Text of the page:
As an ardent seeker, Vishrant participated in Osho’s spiritual mystery schools in America in 1984 and 1985 and in India in 1989, attending Satsangs held by Osho. He put Osho’s teachings into practice daily with a totality and dedication as he practiced the active Osho Kundalini and Dynamic meditations recommended. These active meditations support releasing repressed energy that people carry from daily life, preparing the mind and body for silent sitting meditation.
Osho’s teachings on surrender & openness brought Vishrant who was a dedicated and successful businessman to deeply recognise what was not still and relaxed within. This sharp contrast focussed Vishrant and he dedicated his life to mastering the spiritual quest to enlightenment, which established itself in May, 1999.
Today, Vishrant reminds his students that the only way for anyone to raise their consciousness levels is through the totality of practice.
Vishrant also encourages his students to celebrate life, an attitude which Osho taught. To do this, one must step through fear and limiting beliefs to openly and consciously move through the world. Vishrant will also ask his students to develop a greater capacity for maturity and self-responsibility as they raise their consciousness levels.
"The question ‘Who am I?’ is not really meant to get an answer, the question ‘Who am I?’ is meant to dissolve the questioner."
~ Ramana Maharshi
Ramana Maharshi’s Life
Ramana Maharshi was a guru of international renown from southern India who taught during the first half of the twentieth century.
As a youth, Ramana was largely disinterested in school and absent-minded during work. He had a marked inclination towards introspection and self-analysis. He used to ask fundamental questions about identity, such as the question “Who am I?”. He was always seeking to find the answer to the mystery of his own true identity.
In the summer of 1896, Ramana went into an altered state of consciousness which had a profound effect on him. He experienced what he understood to be his own death, and later returned to life.
He also had spontaneous flashes of insight where he perceived himself as an essence independent of the body. During these events, he felt himself to be an eternal entity, existing without reliance on the physical body or material world.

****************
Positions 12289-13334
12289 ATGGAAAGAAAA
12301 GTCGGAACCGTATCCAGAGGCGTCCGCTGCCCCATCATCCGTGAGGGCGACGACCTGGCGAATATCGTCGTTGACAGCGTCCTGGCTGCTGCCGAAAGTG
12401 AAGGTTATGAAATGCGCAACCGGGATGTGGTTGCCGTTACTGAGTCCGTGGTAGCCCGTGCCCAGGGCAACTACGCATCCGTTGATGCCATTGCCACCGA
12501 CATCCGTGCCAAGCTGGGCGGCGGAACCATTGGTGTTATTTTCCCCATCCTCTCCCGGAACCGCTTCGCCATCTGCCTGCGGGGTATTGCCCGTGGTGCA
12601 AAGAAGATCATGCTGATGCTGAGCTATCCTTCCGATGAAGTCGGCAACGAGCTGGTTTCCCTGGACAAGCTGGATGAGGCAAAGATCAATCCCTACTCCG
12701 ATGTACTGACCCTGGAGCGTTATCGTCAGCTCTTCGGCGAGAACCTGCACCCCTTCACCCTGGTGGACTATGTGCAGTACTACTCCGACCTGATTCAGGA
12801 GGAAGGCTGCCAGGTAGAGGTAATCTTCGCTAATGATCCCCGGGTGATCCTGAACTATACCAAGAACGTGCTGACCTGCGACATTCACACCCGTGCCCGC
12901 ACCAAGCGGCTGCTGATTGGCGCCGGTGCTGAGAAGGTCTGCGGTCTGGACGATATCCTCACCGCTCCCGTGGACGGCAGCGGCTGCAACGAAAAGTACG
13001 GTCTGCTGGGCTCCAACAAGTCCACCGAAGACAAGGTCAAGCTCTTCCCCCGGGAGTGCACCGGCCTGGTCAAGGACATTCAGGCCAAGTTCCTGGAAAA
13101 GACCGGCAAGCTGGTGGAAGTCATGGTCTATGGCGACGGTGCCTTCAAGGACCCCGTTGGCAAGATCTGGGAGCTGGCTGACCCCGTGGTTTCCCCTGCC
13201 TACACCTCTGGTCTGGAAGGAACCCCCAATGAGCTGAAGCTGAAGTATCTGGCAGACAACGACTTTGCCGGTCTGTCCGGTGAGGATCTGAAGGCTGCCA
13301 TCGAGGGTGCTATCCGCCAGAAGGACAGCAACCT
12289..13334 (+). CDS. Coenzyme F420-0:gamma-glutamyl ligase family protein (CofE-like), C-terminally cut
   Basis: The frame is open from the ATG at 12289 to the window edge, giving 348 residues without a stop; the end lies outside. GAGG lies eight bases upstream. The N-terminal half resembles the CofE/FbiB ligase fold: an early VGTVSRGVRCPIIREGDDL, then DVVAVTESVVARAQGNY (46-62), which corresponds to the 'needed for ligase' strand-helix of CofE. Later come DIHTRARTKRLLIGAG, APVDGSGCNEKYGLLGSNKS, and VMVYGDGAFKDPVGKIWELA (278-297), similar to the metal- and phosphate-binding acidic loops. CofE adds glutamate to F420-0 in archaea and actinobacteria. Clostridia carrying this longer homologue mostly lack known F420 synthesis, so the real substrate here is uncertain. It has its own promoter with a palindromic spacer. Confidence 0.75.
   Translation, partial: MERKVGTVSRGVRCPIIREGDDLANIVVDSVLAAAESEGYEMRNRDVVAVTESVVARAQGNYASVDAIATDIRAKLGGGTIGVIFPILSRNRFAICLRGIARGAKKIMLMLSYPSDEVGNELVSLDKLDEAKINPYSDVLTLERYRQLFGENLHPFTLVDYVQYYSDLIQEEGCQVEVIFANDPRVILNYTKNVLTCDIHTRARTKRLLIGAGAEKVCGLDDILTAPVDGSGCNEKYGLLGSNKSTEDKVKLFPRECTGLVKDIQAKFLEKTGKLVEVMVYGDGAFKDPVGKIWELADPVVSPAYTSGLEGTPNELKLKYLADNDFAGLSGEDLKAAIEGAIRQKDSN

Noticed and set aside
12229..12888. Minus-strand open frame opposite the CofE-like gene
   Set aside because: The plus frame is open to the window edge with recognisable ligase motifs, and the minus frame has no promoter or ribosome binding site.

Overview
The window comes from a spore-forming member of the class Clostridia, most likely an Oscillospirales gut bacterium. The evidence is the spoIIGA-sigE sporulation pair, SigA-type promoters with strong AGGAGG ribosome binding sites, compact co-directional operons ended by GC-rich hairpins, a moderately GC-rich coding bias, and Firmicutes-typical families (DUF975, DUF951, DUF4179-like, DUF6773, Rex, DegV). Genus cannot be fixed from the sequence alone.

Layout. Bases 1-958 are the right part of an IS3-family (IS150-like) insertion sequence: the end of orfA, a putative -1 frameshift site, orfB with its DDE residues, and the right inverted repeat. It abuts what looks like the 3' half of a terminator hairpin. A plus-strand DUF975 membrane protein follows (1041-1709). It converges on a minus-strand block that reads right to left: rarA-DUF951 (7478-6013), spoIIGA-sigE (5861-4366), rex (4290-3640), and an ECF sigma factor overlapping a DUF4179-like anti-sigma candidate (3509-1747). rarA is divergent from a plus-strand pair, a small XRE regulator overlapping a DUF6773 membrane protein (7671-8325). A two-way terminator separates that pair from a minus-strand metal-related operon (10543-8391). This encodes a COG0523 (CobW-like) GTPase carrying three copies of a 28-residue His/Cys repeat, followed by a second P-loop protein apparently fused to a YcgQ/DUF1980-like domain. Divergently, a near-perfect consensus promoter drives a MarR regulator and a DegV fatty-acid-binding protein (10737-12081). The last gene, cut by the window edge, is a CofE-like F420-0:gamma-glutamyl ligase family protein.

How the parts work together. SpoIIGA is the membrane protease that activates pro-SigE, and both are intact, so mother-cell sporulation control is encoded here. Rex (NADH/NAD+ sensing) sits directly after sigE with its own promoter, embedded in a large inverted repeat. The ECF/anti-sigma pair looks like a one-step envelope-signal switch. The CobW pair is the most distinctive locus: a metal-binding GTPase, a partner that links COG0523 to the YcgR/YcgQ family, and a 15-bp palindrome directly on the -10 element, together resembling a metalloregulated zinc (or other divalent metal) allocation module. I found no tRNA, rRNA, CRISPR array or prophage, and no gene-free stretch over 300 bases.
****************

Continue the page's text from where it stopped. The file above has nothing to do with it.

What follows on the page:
Ramana was nearing the end of high school when a criticism describing him as a person not fit to be a student jarred him into making a final decision to leave school. He had been reading a book on famous Tamil saints and resolved to leave home and lead the life of a religious seeker. He planned to go to Arunachala, the place which was the focal point of all his religious ideals.
When he was seventeen years old, Ramana left for Arunachala, arriving after four days of mostly train travel. He went directly to the central shrine at the temple and addressed the Shiva symbol (linga) stating he had given up everything and come to Arunachala in response to the god’s call.
Ramana spent ten years living in temples and caves meditating, and pursuing spiritual purification, keeping the disciplines of silence and non-attachment. At this point, his reputation as a spiritual master began to grow and seekers began to visit him. His disciples, some of whom were learned individuals, began to bring him sacred books. He became conversant with the religious traditions of South India.
Early disciples had a difficult time learning about Ramana’s background and even his native language because he was silent and refused to speak. As time passed, he ceased his ascetic phase and began to live in an ashram setting. Many people came to visit him with a variety of questions, from both India and abroad.
Ramana’s disciples constructed an ashram and temple, and space to accommodate the many visitors. All ate the same food and Ramana sat with the rest of the people during meals and did not expect special treatment. The ashram was a sanctuary for animals and Ramana had great fondness for the cows, monkeys, birds, and squirrels that inhabited the grounds.
Ramana was not a guru in the classic sense of a teacher who gave instruction on a regular basis. In fact, if the seeker wanted to practice repetition of a mantra other than the “who am I?” method of self enquiry, he recommended repeating the pronoun “I” or the phrase “I am” rather than repeating sacred Sanskrit words or the names of gods. This focused the person’s mind on “being itself” or the mystery of their own awareness rather than an external object or word.
However, Ramana did give informal initiations using a special glance, or touch. Ramana also initiated people by gazing intently into their eyes.
Ramana later developed cancer and when his devotees voiced concerns about losing him, he responded with the statement “I am not going anywhere, where shall I go? I shall be there where I am always.” He died in April 1950, sitting in lotus position. The final word that passed from his lips was the sacred syllable OM.
Ramana Maharshi’s Impact on Vishrant’s Path to Enlightenment
Bhagwan Sri Ramana Maharshi was one of Vishrant’s main inspirations as a seeker.
Ramana was an Advaita Vedanta teacher, the essence of his teaching directing seekers towards discovering their true nature through the methodology of self enquiry, asking the question “Who am I?”.
Ramana taught that the methodology of self enquiry is to be practiced until there is no “I” left to enquire, and also that it was a methodology for someone at the end of the path, who had already prepared their mind for enlightenment.